Tutorials, reviews, case studies and other tips to help website owners and website developers master the Joomla content management system.
Joomla ACL Actions Explained
Last week I listed the 5 steps to securing Joomla content. Broadly speaking, the Joomla ACL provides two functions; restricting who can view content and who can manage content. It's helpful to think of this as "viewing" and "doing". It's relatively easy to understand and setup "viewing" rules. But the "doing" side is more complicated and that's what I'll tackle this week.
Ok so "doing" is a good way to remember this task but the grammar isn't great, so let's refer to this feature as Joomla "actions". The first step to creating action rules is understanding the various actions. Just like many other Joomla functions, these rules are initially set at a global level, but can be overridden further down the hierarchy. Start by going to Site - Global Configuration - Permissions. This page displays the list of groups with various actions. Click the Registered group and you'll see the following:
Each of the possible actions is displayed at the left and these have the following functions:
Site Login: Determines if a user within this group is able to login to the frontend of the site. Depending on other permissions, this might allow them to simply view content, create new content or manage existing content. So this one can be used on its own, or in conjunction with more permissions. To set an action, you specify if the action is Allowed, Denied or Inherited. Allowed and Denied is pretty obvious. Inherited is a bit more complicated and will be discussed later. In the case of the Registered group, this is the only permission set to Allowed. This means users who are only in the registered group can purely login to the frontend. They can create or manage content.
Admin Login: can login to Administrator.
Offline Access: can login to the frontend of the site, when the site is in offline mode.
Super Admin: can do anything and everything.
Access Administration Interface: although Admin Login allows a user to access Administrator, they can't yet control anything within Administrator. This setting gives them almost full control, but they can't access Global Configuration. This might seem like a complicated solution, but it provides a lot of flexibility.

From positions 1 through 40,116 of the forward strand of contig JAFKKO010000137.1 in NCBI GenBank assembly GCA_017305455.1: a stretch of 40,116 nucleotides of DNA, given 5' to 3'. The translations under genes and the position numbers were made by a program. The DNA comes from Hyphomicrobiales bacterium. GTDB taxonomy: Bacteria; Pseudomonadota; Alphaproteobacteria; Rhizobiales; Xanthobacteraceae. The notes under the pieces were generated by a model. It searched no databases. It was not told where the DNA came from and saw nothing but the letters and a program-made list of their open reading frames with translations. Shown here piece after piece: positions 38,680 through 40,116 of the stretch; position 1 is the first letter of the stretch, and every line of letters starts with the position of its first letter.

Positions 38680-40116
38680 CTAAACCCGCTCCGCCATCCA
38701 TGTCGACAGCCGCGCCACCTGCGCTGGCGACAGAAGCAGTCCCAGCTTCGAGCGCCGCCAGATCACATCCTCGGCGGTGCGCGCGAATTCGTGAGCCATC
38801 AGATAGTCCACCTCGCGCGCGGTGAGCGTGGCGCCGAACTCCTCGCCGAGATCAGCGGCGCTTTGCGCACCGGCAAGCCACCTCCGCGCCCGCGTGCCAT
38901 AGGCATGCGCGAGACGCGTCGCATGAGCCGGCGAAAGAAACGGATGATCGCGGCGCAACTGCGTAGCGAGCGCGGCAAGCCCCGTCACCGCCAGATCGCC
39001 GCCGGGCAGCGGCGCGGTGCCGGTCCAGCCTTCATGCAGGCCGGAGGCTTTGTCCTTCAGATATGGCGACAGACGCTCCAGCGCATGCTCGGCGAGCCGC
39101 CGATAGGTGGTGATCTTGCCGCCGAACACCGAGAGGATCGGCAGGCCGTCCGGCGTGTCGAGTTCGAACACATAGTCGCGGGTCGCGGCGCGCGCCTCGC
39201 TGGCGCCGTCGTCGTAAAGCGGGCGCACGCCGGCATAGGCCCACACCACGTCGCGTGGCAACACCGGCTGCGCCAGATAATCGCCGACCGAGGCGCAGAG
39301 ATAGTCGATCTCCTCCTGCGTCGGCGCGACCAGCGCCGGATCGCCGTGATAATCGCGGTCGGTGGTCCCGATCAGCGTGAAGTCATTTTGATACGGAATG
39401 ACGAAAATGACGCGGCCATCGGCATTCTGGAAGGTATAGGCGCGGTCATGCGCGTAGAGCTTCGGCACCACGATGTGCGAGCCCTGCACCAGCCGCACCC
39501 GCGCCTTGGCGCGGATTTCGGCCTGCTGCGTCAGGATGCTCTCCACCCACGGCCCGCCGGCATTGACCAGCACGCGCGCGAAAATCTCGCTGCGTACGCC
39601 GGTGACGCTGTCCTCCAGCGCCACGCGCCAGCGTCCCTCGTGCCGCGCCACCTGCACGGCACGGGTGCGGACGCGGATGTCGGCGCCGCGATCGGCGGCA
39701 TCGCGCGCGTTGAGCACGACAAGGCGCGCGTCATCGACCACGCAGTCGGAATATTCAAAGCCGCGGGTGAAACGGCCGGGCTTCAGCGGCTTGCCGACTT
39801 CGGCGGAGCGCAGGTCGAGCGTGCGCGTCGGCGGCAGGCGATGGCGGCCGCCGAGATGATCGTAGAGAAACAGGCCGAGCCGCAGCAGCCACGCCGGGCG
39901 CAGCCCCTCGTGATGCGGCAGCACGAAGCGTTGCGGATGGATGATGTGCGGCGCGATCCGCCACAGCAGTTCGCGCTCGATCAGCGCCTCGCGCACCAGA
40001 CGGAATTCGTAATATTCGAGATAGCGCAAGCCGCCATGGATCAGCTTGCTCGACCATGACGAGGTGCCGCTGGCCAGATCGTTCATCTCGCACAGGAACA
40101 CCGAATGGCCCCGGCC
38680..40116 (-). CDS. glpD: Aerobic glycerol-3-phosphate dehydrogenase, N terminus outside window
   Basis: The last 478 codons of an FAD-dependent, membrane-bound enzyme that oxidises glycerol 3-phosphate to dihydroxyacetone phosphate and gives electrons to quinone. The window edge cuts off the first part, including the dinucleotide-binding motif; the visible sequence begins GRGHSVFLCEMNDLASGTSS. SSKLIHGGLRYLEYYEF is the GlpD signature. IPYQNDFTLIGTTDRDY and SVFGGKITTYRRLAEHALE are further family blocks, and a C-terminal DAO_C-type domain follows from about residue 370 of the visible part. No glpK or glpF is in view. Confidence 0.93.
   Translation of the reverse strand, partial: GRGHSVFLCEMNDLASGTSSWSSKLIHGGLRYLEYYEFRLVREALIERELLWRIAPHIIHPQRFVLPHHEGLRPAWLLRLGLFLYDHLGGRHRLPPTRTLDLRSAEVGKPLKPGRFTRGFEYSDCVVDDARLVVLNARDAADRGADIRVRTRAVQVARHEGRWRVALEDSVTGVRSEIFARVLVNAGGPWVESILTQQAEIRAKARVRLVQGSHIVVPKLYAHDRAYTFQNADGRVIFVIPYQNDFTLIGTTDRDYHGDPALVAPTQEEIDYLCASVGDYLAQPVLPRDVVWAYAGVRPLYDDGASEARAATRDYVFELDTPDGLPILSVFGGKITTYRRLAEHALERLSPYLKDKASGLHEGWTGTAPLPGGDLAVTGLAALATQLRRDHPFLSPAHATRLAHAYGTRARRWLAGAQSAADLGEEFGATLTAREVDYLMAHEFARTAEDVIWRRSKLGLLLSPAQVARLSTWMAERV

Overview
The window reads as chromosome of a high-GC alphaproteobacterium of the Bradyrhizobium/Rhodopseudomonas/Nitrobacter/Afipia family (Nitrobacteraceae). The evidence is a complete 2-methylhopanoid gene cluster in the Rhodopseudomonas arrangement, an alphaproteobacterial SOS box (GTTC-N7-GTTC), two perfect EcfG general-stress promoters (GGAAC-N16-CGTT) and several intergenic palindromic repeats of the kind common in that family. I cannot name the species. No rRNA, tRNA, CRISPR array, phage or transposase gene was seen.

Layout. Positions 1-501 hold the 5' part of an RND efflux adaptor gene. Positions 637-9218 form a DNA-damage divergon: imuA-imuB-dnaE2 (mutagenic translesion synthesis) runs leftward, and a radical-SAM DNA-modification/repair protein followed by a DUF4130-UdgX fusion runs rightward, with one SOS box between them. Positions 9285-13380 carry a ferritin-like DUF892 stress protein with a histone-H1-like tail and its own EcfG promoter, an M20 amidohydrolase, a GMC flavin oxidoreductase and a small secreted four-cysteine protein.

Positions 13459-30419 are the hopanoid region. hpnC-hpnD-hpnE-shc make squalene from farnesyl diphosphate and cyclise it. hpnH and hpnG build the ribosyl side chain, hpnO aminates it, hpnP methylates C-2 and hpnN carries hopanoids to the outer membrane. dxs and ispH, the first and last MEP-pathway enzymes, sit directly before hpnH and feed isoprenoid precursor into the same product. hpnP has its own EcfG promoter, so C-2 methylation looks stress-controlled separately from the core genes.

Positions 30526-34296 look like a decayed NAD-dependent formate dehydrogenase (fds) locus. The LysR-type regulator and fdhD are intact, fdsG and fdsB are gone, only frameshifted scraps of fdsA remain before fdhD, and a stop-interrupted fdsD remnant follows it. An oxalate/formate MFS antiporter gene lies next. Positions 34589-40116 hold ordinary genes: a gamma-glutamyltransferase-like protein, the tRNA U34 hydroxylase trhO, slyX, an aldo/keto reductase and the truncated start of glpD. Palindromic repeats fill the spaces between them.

Create: can create any content.
Delete: can delete any content.
Edit: edit any content.
Edit State: edit the state of content. For example, can change an article from Unpublished to Published. This feature is handy when used in conjunction with another group. You could assign create permission for one group which allows those users to submit content, but it remains unpublished. Then allow edit state to another group who can approve and publish the content.
Edit Own: can only edit content created by that user, as opposed to all content.
You then decide which permission each group needs. But before applying the settings, it's helpful to understand inheritance. Groups can be nested. And by default, permissions flow down this nested hierarchy. You can set Allowed or Denied for every action, within every group, but it makes sense to take advantage of the Inherited setting. For example, the Registered group has one allowed action - Site Login. So groups nested beneath this group will inherit this setting. depending on the complexity of your groups and settings, you can quickly get confused, so Joomla provides a third column labelled Calculated Setting so you can quickly view the effective setting. Look at the Author group which is beneath the Registered group. Site Login is set to Inherited and the Calculated Setting shows that this is Allowed because the higher group - Registered - has this option set to Allowed. But the Author group also has two settings set to Allowed - Create and Edit Own. Those settings will then flow down to the next groups - Editor and Publisher.
As mentioned earlier, these permissions can be overridden down the Joomla content hierarchy. For example, you would set the default permissions in Global Configuration, but you can override permissions at the category, article or module level. So if you wanted to, you could allow one group of users to edit articles within one category. This is set at Content - Category Manager - Options - Permissions.
Inheritance works at two levels. Permissions are inherited down the groups hierarchy. It also works down the Joomla hierarchy. So a setting within Global Configuration is the default that is carried down to the Category level. Unless changed at the category level, it is also carried down to the article level.
The Joomla ACL is very flexible, but this means permissions can quickly get confusing. A more detailed explanation is demonstrated along with examples in the revamped version of our Joomla Users series which is currently in production. This will shortly become part of the Joomla Pro course.